By David Michaels
It came as no surprise to some observers that VaxGen (a biotech company in Brisbane, California) failed to meet the specifications of its contract to provide the US government with 75 million doses of a new anthrax vaccine. VaxGen has been playing fast and loose for quite some time – most notably with a famous instance of data dredging in the analysis of the clinical trials for AIDSVAX, its failed AIDS vaccine. I’ll come back to that below.
On Tuesday, the Department of Health and Human Services announced was ending its sole-supplier contract with VaxGen, which would have been worth up to $877.5 had the company been able to produce vaccines that worked. HHS officials would not discuss the reasons of the cancellation, but, according to Renae Merle’s piece in today’s Washington Post, “HHS evidently canceled the contract after VaxGen missed its deadline Monday to begin human testing because of concerns at the Food and Drug Administration about the product’s reliability.”
Ken Silverstein at Harper.org has more of the details:
VaxGen received the anthrax-vaccine contract two years ago, in spite of the fact that the decade-old firm had produced no marketable products, had demonstrated disturbing ethical failures in the area of human-subject drug testing, and had been delisted by Nasdaq because of accounting irregularities. An earlier, similarly hyped-up effort to develop an AIDS vaccine—for which the company received millions from the National Institutes for Health—ended in total failure and led to a number of lawsuits by investors who charged that VaxGen had fraudulently hyped the vaccine’s prospects for success.
VaxGen’s competitors suspected that the firm, in winning the anthrax contract, may have received a helping hand from Dr. Phil Russell, formerly a top contracting official at HHS who was involved in the BioShield project. Forbes describes Russell as a “long time acquaintance” of VaxGen CEO Lance Gordon; Russell, for his part, has denied that he helped out VaxGen.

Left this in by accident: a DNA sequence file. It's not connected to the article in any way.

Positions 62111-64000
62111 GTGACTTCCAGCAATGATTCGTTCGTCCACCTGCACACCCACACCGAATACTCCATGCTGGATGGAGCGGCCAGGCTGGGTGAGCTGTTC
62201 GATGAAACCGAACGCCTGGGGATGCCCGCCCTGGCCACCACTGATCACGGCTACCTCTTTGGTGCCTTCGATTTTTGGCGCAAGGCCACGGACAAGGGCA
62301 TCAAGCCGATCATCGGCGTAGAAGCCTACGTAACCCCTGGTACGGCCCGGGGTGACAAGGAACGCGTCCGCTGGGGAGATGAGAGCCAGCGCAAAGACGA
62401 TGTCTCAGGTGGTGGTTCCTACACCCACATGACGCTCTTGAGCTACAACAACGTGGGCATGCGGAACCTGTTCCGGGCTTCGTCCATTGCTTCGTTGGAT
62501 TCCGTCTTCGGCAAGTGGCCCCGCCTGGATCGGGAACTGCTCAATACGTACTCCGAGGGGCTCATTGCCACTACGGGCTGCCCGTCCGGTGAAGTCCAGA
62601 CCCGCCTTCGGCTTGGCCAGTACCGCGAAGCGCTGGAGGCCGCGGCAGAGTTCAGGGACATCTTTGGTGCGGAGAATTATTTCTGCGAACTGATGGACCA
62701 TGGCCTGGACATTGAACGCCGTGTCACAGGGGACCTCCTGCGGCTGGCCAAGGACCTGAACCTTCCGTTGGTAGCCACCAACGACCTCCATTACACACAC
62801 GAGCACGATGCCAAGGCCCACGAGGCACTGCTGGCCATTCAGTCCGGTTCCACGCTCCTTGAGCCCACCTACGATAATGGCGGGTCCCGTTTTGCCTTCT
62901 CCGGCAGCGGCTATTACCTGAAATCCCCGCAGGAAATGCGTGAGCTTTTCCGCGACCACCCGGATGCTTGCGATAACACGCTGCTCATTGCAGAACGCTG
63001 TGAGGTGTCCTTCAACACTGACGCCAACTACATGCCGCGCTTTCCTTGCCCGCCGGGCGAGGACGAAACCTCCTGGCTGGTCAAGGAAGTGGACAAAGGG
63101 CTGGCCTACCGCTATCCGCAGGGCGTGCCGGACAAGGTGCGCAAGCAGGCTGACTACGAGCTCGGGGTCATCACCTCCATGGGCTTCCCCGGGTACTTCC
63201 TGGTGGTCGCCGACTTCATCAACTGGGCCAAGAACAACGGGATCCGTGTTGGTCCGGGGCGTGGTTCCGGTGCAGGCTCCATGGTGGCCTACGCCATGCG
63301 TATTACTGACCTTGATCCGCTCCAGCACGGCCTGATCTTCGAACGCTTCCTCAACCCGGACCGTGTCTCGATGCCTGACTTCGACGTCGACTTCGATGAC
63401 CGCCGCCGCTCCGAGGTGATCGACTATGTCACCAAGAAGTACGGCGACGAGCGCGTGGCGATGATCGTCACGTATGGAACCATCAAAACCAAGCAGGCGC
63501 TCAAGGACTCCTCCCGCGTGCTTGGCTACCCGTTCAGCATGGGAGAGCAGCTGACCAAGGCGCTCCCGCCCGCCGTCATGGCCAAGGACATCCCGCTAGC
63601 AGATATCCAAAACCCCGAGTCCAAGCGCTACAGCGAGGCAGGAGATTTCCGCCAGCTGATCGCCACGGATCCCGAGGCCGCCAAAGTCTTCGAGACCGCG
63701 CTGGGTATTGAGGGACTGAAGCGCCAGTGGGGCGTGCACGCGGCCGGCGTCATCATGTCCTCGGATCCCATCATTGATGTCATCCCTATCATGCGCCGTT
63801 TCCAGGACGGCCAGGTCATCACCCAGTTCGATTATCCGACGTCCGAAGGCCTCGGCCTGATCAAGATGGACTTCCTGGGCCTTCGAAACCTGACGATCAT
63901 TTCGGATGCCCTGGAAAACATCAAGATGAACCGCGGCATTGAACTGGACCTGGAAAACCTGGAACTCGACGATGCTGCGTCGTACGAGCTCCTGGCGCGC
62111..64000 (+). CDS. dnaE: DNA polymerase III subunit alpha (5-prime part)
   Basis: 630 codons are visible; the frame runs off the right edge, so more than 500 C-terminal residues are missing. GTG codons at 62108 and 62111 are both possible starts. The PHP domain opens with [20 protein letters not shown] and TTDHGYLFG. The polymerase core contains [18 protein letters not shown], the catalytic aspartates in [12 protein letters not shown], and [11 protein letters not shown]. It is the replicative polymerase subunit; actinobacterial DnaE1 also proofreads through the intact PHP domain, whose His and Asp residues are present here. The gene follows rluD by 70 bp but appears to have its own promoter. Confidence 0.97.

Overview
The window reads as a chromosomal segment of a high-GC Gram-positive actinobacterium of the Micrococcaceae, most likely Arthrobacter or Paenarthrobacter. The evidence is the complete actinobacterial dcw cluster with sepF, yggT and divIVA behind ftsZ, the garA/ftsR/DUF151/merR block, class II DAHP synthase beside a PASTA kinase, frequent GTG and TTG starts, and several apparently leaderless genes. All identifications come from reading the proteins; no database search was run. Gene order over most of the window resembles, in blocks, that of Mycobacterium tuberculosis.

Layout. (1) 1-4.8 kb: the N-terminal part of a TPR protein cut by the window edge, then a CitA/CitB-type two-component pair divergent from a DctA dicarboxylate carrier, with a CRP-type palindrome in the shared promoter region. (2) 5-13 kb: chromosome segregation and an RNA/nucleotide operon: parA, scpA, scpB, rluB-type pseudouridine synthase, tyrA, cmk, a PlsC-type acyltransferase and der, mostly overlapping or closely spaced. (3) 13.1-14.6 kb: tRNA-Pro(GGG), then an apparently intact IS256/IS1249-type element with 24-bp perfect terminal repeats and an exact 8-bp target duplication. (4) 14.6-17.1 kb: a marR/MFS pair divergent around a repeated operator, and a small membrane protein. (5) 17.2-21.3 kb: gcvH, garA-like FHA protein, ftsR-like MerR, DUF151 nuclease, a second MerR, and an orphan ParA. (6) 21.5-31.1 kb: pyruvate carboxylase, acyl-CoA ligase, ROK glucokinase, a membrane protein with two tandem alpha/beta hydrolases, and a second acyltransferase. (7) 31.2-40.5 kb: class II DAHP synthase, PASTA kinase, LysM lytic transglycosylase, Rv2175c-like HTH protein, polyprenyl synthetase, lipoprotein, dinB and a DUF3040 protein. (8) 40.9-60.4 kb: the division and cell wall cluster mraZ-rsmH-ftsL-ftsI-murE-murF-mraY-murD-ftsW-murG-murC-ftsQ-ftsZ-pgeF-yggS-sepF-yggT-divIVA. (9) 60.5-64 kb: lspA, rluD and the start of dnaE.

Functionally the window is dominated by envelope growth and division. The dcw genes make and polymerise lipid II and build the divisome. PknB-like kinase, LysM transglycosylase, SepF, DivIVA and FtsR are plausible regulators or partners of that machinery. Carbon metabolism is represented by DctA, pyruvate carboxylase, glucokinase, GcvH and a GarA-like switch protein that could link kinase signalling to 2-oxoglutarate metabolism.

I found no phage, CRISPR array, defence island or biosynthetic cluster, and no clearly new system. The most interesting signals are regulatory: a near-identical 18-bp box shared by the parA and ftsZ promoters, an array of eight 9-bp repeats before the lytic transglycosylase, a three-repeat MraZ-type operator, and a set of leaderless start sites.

Whatever the reasons for picking VaxGen, the choice has proved a disaster. VaxGen pledged to produce 75 million doses of the vaccine, with deliveries slated to begin early in 2006. But late last year, the company announced that unforseen “product refinements” would force it to postpone delivery of its vaccine until late 2006. Further problems ensued, and now the earliest delivery date would be late 2008 or 2009.
What about the data dredging? Epidemiologists know that with a sufficiently large data base, a good researcher can often come up with something deemed statistically significant. Dredge deep enough, wide enough, long enough, and then shock the world with your new finding. VaxGen did some data dredging in its clinical trial for AIDSVAX, which resulted in lots of false hopes, and longer trials of a vaccine that simply didn’t work.
As reported in JAMA, when the results of the first important trial were analysed, the vaccine was found not to reduce infection rates in the entire group studied, but there was a statistically significant protective effect among the African-Americans in the study. The vaccine did not work for Asians, but there were so few Asians in the trial that they could be added to blacks and yield a “Blacks and Asians” category that was still technically significant. In fact, “others” could be added without ruining the count, so “blacks and Asians and others” was still statistically significant. Ideally, Hispanics could have been added to the group and the vaccine might then have been touted for “non-whites,” but the study showed no benefit for Hispanics, of whom there were many in the trial, so the “non-white” category was no good. Hence the post hoc category “Blacks and Asians”
Of course, it’s possible that the test had turned up something of interest, but there was only one way to know for sure: conduct a new clinical trial to test if this group really did benefit from the vaccine. But since “Blacks, Asians, and others” was the best VaxGen company could do, that’s what it went with. When the vaccine received its next real test, a large clinical trial in Thailand, it failed miserably.
David Michaels heads the Project on Scientific Knowledge and Public Policy (SKAPP) and is Professor and Associate Chairman in the Department of Environmental and Occupational Health, the George Washington University School of Public Health and Health Services.